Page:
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Sacred
Footprints By Eric Bohman
Bimi africa DirEctor
I My heart was greatly challenged recently when I
visited South Africa. Missionary Adam Lewis and
I drove up to the country of Botswana where we
were able to see one of David Livingstone’s old
mission stations called Kolobeng.

was disappointed to see that the area had been
grossly neglected, and all that was left was some
foundation stones of the home and the church that
Livingstone personally built by hand. This was the first
church that later doubled as the first school that was
built in Botswana. It was there that Livingstone had one
of his few salvation decisions—a chief named Sechele,
the first convert in Botswana.

Situated near what would have
been the front door of Liv-
ingstone’s house is the
large flat rock where
he sat to preach,
teach, and doctor
the hundreds who
visited this mission
station during the
five years he lived
there. Farther down
the hill from the re-
mains of the house, I
was sobered at the sight
Mary Moffat
of a large pile of rocks; and the
burial place of one of Livingstone’s children, a “bonny,
blue-eyed lass” named Elizabeth.

History views Livingstone’s time in Kolobeng as a
failure. The only convert was Sechele, who was also
8 • NATIONS
the area “rain maker.” After his conversion, no rain fell
for over four years, and locals blamed his conversion to
Christianity as the cause.

Famine, draught, and disease nearly destroyed the
young missionary family. In despair, the Livingstones
left—never to return to Kolobeng.

Four hundred and fifty kilometers to the southwest
in present day South Africa was the mission station of
Livingstone’s father-in-law Robert Moffat. The sta-
Robert Moffat



world.” However, this supposedly
“successful” mission station was not
without its cemetery.

In a small grove of trees were the
graves of several of the Moffats’ chil-
dren and several of their fellow mis-
sionaries. One grave, a very large
one, held the wife and five children of
William Ashton, the man who printed
Moffat’s Bible.

I was overwhelmed in both plac-
es of the immense sacrifice that was
made. Standing in the little grove
where so many heroic missionaries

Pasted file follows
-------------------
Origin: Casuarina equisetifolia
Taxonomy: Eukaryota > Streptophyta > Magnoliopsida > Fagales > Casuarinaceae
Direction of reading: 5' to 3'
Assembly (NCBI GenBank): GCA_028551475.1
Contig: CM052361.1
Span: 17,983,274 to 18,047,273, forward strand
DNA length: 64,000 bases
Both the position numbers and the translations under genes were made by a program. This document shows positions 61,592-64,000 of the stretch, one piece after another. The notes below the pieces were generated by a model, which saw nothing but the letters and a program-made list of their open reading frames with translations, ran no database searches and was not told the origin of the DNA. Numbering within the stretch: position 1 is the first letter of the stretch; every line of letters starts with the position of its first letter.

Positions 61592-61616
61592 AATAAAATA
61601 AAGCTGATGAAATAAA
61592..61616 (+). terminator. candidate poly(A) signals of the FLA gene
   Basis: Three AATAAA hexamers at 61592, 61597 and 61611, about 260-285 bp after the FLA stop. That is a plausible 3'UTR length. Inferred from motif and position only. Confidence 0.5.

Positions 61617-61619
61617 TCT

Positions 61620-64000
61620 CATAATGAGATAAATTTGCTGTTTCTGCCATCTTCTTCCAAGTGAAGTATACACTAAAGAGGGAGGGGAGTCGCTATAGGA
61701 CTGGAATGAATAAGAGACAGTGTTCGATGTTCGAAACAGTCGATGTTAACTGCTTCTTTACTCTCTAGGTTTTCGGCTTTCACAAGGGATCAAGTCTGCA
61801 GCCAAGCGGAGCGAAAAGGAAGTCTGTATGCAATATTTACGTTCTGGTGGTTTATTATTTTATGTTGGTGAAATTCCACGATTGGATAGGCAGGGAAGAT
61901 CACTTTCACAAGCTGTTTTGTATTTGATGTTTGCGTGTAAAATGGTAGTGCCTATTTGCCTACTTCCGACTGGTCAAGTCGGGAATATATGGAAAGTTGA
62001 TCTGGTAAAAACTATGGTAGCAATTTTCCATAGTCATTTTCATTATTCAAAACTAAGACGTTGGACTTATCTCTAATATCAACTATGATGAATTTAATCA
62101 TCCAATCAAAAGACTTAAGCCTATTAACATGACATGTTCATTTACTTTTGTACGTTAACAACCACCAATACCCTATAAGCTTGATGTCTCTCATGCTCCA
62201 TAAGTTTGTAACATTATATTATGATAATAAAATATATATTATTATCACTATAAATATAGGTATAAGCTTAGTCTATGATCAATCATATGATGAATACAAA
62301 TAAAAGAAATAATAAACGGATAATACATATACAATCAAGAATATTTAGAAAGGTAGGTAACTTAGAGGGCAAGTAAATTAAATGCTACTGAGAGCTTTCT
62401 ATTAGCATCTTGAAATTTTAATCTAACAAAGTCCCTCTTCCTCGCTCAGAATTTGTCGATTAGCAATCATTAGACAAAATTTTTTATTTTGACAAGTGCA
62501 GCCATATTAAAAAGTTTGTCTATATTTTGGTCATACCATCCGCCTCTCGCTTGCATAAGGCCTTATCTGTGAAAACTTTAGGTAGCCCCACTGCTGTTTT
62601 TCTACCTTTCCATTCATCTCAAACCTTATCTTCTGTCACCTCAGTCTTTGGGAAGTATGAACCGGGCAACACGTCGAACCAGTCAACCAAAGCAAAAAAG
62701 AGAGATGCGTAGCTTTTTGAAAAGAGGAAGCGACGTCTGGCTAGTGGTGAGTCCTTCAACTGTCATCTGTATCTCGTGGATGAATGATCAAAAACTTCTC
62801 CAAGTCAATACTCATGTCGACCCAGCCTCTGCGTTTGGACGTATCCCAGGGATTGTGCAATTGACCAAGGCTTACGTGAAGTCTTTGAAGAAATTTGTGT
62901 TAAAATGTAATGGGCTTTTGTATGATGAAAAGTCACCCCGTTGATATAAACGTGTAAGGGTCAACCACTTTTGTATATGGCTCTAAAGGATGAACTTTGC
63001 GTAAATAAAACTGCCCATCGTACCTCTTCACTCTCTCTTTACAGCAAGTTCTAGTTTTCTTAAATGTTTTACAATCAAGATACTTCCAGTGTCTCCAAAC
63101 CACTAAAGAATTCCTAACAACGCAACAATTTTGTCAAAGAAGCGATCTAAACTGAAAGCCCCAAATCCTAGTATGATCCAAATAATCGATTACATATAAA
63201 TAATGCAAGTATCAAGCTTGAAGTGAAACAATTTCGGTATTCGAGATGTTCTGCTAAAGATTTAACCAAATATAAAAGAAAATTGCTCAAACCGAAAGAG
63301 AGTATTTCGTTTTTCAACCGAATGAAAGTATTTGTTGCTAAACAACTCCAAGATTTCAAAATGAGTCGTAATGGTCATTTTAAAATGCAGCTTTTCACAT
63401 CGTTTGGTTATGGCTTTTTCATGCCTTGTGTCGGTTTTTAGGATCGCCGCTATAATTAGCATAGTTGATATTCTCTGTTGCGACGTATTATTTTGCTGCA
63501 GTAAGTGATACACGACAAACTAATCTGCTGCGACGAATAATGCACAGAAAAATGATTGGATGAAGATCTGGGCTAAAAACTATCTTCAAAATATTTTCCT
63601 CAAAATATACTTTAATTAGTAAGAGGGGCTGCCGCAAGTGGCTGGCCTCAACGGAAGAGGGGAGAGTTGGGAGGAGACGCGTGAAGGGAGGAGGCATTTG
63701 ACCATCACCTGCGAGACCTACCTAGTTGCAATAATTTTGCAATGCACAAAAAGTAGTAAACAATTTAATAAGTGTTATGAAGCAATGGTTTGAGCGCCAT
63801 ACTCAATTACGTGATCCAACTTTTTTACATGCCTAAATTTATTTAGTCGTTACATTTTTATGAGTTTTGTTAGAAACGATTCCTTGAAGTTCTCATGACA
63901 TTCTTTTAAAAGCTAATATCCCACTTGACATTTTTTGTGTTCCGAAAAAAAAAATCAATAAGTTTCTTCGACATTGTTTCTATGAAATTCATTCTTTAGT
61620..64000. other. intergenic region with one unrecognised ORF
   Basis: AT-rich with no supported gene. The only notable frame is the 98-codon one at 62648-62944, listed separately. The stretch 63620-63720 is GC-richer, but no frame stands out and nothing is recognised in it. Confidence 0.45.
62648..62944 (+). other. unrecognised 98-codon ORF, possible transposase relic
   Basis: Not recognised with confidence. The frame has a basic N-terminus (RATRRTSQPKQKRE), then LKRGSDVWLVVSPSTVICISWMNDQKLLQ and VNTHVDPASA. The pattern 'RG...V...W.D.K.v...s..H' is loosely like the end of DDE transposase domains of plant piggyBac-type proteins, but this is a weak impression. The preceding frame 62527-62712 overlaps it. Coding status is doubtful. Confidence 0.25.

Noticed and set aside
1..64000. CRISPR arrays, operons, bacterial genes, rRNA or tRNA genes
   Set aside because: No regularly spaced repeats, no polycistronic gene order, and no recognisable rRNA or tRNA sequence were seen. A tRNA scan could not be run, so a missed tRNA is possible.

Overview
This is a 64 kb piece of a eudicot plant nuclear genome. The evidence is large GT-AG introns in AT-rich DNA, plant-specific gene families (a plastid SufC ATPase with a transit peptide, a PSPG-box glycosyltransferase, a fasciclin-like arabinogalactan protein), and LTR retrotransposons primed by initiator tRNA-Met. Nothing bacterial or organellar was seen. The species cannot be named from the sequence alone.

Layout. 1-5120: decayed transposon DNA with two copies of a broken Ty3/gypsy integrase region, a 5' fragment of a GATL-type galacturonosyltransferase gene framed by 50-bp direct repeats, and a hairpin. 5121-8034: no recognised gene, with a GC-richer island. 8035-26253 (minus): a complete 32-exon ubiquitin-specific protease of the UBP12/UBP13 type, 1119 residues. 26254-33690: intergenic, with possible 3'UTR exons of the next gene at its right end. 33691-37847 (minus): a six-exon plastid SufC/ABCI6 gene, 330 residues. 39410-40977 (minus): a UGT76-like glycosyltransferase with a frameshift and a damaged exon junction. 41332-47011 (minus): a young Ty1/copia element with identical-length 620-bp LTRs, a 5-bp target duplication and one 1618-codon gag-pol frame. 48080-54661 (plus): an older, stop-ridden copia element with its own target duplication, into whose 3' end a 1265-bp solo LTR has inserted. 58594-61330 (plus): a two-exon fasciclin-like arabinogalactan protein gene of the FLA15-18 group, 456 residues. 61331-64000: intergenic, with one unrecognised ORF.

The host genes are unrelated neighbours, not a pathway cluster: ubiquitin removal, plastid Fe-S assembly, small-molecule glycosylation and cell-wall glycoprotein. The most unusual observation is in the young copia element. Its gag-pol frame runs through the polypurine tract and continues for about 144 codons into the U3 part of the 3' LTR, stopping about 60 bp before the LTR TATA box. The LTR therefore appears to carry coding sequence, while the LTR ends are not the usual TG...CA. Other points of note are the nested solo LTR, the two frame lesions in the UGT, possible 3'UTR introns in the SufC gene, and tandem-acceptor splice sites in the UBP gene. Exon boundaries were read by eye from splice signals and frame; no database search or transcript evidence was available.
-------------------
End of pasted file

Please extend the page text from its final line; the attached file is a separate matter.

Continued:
were buried (some of whom I have
never heard, but thankfully, our Heav-
tion is in an area called Kuruman where
Moffat and his wife, Mary, labored
for 50 years. This mission station, al-
though also neglected, still had a few
of its original buildings, namely the
house that the Moffats built and lived
in, the home of their colleague Robert
Hamilton, and the stately old church.

Kuruman, in contrast to Kolobeng, was
a success story. It was there that Robert
Moffat translated the entire Bible into
the native language of Setswana. This
was the first Bible translated into a
previously unwritten African language
and the first Bible ever to be printed on
the African continent.

Moffat’s original printing press is
still there! Although there are some re-
cords, it would be impossible to deter-
mine the tens of thousands of Africans
who were reached through the efforts
of this humble missionary couple.

Throughout his lifetime, Moffat
was truly able to reach the villages he
saw many years before when he said,
“I have seen, at different times, the
smoke of a thousand villages—villag-
es whose people are without Christ,
without God, and without hope in this
The Moffat Home in Africa
enly Father knew each one), I choked
up and told the other missionary that in
contrast to how these people lived and
ministered, we as God’s servants today
know nothing of sacrifice! Yet, it was
this sacrifice that became the catalyst
Printing Press Used by Moffat
for the great missionary endeavor that
continues today.

How true was Tertullian’s observa-
tion that the blood of the
martyrs is the seed of the
church! For with each life
given and with each seed
of sacrifice sown, a boun-
tiful harvest of souls has
been reaped. However,
how much more sacrifice
is needed! How many
more laborers are required!
How many more souls are
waiting to be won!
May we never allow—through ne-
glect—the sacrifices of those who have
labored before us to reap a less bounti-
ful harvest. May God grant us the grace
to continue the precedent of sacrifice
for all those who have yet to hear.

Nearby Cemetery Where Some of the Moffat Children Are Buried
NATIONS • 9